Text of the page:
May 20th, 2015, written by Molly Amster, JUFJ Baltimore Director
I’m a Jewish community organizer on the ground in Baltimore with Jews United for Justice. I was raised on the legacy of the Jews in the civil rights movement, I’ve worked for years to organize the Jewish community to support our struggling neighbors across Baltimore, specifically standing in solidarity with Black leaders calling for justice, equality, and change.
So when Freddie Gray was killed, and my beloved allies and friends took to the streets to call for justice, I knew where I had to be. As a Baltimore Jew, Freddie Gray’s death and the activism that followed has been heartbreaking, challenging, and inspiring.
The police officers who arrested Freddie Gray have been indicted, and we hope justice will be done. But I’m afraid that once the cameras are gone – and they’re already leaving – the long-term change we all know is needed will never come. Now is the moment to begin repairing the deep underlying structural inequalities that face our society.
I've been working with a key Baltimore organizer, Dayvon Love, who’s asked me to see if I can help raise a national Jewish voice to call for reforming police rules that have prevented accountability in many other cases and investing in jobs and housing in Black neighborhoods in Baltimore. Can you answer the call?
Dayvon has been organizing in Baltimore to reverse years of police misconduct and economic decline. Here’s what he sent me:
Molly, we need help in Annapolis. The reason that we couldn’t get information from the police on Freddie’s death was that Maryland law was shielding the police from a real investigation, giving them extra time and resources to avoid fair public scrutiny. This has been going on for years. We’ve been fighting to change the Law Enforcement Officer’s Bill of Rights (LEOBR), which gives special legal protections to police officers.
We need to change this law. We fought for reform in Annapolis this spring – but our bill was killed and the session ended with no change. We shouldn’t have to be in the streets for days on end and all over national TV for victims of police misconduct to get a fair and thorough investigation.
We also know that policing reform isn’t enough: Black people in Baltimore are crying out for real investments in our neighborhoods to create the good jobs, housing, schools, and playgrounds that can improve people’s lives. Like we’ve been saying in the streets, this state of emergency started a long time ago.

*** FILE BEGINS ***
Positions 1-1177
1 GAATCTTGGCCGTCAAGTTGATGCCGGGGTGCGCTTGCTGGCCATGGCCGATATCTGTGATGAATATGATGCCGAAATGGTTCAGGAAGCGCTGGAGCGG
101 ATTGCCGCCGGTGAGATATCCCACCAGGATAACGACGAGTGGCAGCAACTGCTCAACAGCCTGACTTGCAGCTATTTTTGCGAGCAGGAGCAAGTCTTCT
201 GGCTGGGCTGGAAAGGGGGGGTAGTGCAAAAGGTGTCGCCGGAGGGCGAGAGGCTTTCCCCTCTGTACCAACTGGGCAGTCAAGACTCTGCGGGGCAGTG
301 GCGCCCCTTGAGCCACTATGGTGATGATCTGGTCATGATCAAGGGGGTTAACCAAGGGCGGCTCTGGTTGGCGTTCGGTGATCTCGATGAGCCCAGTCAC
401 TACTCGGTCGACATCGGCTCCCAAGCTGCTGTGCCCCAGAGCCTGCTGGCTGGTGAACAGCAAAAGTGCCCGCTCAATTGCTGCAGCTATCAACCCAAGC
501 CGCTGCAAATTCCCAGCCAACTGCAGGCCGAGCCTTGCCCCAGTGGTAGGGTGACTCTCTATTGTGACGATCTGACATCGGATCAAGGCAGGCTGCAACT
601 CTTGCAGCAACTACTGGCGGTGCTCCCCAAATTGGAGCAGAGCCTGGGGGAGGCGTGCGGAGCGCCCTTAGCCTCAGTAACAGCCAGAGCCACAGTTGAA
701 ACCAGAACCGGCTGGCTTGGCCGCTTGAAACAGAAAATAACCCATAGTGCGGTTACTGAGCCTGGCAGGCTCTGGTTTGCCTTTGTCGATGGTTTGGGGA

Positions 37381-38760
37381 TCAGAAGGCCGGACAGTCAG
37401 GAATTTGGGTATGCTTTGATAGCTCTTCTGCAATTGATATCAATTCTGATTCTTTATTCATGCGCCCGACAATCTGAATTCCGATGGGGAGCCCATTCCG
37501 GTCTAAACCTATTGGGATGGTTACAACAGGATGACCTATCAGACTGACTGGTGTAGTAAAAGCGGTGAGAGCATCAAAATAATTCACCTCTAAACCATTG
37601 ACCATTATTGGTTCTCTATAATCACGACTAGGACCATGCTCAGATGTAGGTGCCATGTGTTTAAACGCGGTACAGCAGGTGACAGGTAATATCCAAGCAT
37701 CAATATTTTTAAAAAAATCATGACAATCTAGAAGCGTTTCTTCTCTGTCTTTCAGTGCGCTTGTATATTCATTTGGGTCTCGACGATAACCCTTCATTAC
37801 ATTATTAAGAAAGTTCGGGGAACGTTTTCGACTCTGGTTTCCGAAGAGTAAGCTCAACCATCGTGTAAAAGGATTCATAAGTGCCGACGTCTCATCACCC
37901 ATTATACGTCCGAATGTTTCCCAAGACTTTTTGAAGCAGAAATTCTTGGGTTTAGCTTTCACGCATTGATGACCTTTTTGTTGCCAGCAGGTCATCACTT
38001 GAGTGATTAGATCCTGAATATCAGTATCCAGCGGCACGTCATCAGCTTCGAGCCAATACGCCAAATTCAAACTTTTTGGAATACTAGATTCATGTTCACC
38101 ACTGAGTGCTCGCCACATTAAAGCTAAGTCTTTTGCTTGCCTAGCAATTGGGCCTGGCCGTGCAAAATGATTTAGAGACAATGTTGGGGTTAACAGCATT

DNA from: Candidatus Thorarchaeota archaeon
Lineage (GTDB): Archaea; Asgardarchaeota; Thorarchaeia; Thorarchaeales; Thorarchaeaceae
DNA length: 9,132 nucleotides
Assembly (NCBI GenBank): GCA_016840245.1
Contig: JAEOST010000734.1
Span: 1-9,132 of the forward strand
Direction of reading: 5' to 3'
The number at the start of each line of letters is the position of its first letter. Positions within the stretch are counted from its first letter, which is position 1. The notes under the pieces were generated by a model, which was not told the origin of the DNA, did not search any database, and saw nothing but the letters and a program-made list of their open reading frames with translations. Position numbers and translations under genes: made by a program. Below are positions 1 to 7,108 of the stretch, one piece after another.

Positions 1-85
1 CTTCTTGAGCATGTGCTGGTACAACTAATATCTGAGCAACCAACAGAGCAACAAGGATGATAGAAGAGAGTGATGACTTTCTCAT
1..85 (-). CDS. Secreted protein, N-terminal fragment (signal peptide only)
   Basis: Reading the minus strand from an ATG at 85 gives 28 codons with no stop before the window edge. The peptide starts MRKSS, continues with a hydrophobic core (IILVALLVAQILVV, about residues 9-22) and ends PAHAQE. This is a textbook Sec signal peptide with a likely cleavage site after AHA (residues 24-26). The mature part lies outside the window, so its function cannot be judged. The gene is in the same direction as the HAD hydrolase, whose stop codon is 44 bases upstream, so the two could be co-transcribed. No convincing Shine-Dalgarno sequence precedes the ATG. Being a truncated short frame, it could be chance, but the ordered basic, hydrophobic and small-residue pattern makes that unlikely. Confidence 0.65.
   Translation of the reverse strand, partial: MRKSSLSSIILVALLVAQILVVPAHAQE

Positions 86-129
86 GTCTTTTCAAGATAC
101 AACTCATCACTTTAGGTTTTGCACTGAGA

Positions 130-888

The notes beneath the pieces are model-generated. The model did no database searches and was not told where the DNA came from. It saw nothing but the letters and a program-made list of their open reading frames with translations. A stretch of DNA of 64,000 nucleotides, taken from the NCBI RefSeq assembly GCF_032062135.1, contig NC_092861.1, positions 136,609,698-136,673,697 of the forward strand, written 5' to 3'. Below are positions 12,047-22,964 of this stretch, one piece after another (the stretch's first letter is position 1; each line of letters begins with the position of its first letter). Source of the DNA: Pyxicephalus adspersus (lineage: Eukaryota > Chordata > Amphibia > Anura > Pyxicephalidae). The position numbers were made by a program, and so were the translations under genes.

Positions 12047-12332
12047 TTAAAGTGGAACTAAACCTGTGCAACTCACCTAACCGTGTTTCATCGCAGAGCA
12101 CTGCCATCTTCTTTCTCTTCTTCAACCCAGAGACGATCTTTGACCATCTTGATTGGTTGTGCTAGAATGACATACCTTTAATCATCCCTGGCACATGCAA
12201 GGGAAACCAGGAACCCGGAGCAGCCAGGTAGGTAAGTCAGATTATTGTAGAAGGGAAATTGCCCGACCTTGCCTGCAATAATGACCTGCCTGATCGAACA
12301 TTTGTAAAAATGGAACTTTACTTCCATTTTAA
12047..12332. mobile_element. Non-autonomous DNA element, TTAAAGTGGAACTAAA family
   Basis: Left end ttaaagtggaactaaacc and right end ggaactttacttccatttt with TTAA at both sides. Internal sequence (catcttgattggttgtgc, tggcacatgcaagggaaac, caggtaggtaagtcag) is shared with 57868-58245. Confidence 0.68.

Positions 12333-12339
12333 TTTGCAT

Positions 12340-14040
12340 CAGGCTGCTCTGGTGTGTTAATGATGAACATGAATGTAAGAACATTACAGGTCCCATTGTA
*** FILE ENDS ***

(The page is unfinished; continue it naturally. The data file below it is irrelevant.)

Can you help reach out to Governor Larry Hogan and Leadership of the Maryland General Assembly? The Governor can call a special session of the General Assembly to amend the LEOBR and invest in our city so we can make headway in the fight against poverty and police violence.
The legislature is adjourned and won’t meet again until January of 2016. But we can’t wait that long.
I believe in a Jewish community that steps up to the plate – whether it’s the civil rights movement of the 1960s or today’s civil rights movement playing out in real time.
I hope that when we remember Freddie Gray it will not be because he was another Black man killed senselessly – but that in his memory we will have started to turn the tide of institutional anti-black racism.
This is an important moment in Baltimore, and for the whole Jewish and national movement for racial justice. In the past few weeks, the local Jewish community has come together to begin this work. Local rabbis have joined with dozens of clergy calling for justice and over 100 Jews United for Justice members marched in a protest for justice for Freddie Gray and the structural changes that are needed to make Baltimore just and equitable for everyone.
Now we’re asking for Jews across the country to stand together in fighting racism and reversing systematic injustice here in Baltimore. Please stand with us now – and join us for the long haul.